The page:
If recent weeks have taught us anything, it's that behind their tanned faces and toothy grins, those happy people who read the news are hiding internal dramas as emotional as anything on the masterful Downton Abbey. And so, with THR's report that Billy Bush is leaving Access Hollywod to join NBC's Today, get ready for months of breathless speculation on exactly what pushed him out the door. (Was he Kardashian'd out? Did someone hang an ironic "Mission Accomplished" banner outside his office?) Or, no one will care. One of the two!
According to Variety, Daisy Ridley has signed on to Marc Forster's upcoming romantic drama, The Lost Wife, a role that will showcase exactly none of the cool new lightsaber training that Ridley has been showing off on social media this week. Based on the book by Alyson Richman, the film will star Ridley as an art student in 1930s Prague whose love affair is interrupted by the German occupation of Czechoslovakia, which might be a familiar visual for her. It's the second non–Star Wars project announced in as many weeks for Ridley, who's also set to reunite with J.J. Abrams on Kolma, a remake of the Israeli film All I've Got. No word on if her characters in these films will be good at things.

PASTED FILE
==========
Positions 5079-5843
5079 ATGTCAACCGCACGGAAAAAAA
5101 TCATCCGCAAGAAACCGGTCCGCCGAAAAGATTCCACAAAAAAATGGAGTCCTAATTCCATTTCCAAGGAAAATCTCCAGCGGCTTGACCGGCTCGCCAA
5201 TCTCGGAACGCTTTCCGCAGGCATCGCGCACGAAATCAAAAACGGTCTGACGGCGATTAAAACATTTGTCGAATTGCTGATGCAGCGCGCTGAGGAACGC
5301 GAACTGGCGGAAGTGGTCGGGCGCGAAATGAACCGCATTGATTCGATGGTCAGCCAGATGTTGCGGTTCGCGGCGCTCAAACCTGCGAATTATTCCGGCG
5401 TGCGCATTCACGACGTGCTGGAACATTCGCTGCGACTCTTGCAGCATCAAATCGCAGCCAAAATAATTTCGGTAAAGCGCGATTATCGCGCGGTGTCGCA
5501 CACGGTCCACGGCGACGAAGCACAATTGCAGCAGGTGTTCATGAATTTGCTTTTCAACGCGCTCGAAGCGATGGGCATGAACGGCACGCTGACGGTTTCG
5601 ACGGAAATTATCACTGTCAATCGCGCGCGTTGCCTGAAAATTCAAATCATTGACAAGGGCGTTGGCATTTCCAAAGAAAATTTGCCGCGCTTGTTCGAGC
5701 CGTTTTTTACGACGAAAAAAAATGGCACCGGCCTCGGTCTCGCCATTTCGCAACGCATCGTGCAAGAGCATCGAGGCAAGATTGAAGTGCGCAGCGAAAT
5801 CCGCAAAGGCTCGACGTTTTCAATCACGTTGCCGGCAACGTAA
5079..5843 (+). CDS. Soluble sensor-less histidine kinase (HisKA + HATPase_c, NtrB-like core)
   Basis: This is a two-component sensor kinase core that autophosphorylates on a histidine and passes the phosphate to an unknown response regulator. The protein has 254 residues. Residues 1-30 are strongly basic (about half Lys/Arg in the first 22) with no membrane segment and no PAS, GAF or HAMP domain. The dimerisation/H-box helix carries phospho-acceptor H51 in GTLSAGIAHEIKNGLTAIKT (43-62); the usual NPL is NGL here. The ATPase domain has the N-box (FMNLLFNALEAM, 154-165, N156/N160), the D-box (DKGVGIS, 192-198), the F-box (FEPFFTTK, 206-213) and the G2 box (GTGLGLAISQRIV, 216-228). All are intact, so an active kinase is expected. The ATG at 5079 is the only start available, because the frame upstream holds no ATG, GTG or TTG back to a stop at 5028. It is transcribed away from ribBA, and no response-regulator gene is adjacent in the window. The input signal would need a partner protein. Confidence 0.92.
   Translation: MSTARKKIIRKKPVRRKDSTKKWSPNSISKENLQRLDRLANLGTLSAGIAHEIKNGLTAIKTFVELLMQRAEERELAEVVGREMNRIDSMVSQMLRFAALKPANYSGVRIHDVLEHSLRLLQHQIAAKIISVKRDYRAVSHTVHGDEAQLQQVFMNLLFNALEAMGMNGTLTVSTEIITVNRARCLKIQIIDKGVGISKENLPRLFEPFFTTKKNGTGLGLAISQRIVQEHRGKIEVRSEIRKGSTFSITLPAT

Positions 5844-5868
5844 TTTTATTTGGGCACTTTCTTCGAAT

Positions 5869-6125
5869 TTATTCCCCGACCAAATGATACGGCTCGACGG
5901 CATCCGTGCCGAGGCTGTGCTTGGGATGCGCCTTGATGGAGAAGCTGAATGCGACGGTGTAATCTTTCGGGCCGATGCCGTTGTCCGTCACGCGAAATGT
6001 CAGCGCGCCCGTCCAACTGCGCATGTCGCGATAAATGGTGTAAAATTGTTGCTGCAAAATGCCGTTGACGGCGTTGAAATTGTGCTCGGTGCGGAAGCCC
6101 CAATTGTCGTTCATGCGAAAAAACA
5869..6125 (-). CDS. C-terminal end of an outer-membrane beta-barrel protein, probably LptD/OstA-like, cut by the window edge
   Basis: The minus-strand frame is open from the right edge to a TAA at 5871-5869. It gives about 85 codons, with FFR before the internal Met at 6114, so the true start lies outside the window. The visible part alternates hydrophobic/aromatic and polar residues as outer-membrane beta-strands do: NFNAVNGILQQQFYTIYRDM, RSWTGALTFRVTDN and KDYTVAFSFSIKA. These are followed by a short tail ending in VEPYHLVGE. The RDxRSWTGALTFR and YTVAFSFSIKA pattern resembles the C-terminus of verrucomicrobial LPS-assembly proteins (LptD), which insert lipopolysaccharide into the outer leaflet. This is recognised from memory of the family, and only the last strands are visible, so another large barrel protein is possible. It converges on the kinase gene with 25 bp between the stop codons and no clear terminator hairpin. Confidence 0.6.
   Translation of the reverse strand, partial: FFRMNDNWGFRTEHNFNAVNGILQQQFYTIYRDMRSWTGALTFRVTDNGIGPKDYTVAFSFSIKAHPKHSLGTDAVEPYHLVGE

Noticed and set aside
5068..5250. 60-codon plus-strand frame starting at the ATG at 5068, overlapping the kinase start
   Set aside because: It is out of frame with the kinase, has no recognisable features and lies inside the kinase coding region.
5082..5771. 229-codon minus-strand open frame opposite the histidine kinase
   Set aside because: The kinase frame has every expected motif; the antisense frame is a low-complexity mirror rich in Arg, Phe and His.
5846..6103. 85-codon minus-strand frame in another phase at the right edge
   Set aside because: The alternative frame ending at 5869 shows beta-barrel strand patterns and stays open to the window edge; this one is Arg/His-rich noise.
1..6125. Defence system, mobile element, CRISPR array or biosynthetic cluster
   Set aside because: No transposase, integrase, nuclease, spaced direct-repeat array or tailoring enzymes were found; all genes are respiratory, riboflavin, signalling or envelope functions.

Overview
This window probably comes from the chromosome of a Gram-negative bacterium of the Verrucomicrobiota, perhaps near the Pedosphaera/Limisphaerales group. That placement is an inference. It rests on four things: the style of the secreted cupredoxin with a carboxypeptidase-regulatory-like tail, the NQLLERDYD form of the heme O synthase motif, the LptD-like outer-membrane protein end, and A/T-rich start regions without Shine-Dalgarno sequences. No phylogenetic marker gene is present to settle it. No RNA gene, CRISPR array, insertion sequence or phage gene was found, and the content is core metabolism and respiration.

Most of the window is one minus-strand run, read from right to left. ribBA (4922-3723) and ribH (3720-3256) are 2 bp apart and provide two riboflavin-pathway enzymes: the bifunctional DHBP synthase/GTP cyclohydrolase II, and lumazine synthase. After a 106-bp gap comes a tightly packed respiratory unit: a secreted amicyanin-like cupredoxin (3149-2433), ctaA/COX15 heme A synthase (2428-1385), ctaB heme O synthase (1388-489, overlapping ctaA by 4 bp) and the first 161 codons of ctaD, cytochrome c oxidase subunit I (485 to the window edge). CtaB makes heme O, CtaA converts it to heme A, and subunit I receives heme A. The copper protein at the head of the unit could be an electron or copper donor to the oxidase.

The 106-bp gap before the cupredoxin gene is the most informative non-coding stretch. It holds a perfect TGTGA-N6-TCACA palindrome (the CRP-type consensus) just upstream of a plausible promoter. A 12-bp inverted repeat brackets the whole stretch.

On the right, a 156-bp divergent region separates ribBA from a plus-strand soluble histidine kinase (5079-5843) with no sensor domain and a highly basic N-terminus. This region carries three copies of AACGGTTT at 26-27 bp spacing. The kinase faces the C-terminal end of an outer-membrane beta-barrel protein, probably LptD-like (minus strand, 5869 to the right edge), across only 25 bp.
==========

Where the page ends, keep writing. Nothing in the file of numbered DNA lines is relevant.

Kerry Washington Signed an Overall Deal with ABC Studios; Other Studios Haven’t Yet Admitted JealousyBy Emma Barrie
Kerry Washington has signed an overall deal with ABC Studios and ABC Signature Studios, which will have her doing more behind-the-scenes work with her newly launched production company Simpson Street. “I believe strongly in the importance of having a seat at the table which makes starting this production company thrilling for me. It’s an honor to be at a point in my career when I can help generate projects that that are exciting, necessary, and truly reflect the world around us,” Washington said, according to Variety. “I’m grateful to be on this journey with ABC, a network that remains unparalleled in its commitment to inclusive storytelling.” The producing partnership began when ABC bought a script for a dramedy about a clique of nannies from Shondaland, with Washington signed on as an executive producer. As we always suspected, Kerry Washington can do literally anything.